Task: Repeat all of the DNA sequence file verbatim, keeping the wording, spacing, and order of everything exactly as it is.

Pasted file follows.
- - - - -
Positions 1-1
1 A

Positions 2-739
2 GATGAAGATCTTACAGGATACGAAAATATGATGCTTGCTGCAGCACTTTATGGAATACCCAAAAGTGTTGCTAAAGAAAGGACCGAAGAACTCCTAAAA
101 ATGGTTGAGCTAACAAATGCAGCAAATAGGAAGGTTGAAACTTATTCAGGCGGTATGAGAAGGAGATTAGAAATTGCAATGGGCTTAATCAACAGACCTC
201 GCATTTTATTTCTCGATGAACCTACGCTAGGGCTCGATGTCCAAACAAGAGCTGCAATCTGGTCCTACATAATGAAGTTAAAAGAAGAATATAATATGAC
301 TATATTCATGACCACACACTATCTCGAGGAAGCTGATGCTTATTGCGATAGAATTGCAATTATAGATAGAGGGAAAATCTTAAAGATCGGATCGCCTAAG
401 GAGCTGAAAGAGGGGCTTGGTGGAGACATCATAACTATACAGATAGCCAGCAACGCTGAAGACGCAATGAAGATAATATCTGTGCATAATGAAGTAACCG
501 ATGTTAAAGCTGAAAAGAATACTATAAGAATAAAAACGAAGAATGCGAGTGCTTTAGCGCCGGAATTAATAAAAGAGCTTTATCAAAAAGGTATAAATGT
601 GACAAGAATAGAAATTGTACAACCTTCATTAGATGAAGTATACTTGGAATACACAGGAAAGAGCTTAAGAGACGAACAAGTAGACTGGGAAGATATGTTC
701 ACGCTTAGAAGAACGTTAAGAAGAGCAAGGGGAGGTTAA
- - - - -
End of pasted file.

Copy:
Positions 1-1
1 A

Positions 2-739
2 GATGAAGATCTTACAGGATACGAAAATATGATGCTTGCTGCAGCACTTTATGGAATACCCAAAAGTGTTGCTAAAGAAAGGACCGAAGAACTCCTAAAA
101 ATGGTTGAGCTAACAAATGCAGCAAATAGGAAGGTTGAAACTTATTCAGGCGGTATGAGAAGGAGATTAGAAATTGCAATGGGCTTAATCAACAGACCTC
201 GCATTTTATTTCTCGATGAACCTACGCTAGGGCTCGATGTCCAAACAAGAGCTGCAATCTGGTCCTACATAATGAAGTTAAAAGAAGAATATAATATGAC
301 TATATTCATGACCACACACTATCTCGAGGAAGCTGATGCTTATTGCGATAGAATTGCAATTATAGATAGAGGGAAAATCTTAAAGATCGGATCGCCTAAG
401 GAGCTGAAAGAGGGGCTTGGTGGAGACATCATAACTATACAGATAGCCAGCAACGCTGAAGACGCAATGAAGATAATATCTGTGCATAATGAAGTAACCG
501 ATGTTAAAGCTGAAAAGAATACTATAAGAATAAAAACGAAGAATGCGAGTGCTTTAGCGCCGGAATTAATAAAAGAGCTTTATCAAAAAGGTATAAATGT
601 GACAAGAATAGAAATTGTACAACCTTCATTAGATGAAGTATACTTGGAATACACAGGAAAGAGCTTAAGAGACGAACAAGTAGACTGGGAAGATATGTTC
701 ACGCTTAGAAGAACGTTAAGAAGAGCAAGGGGAGGTTAA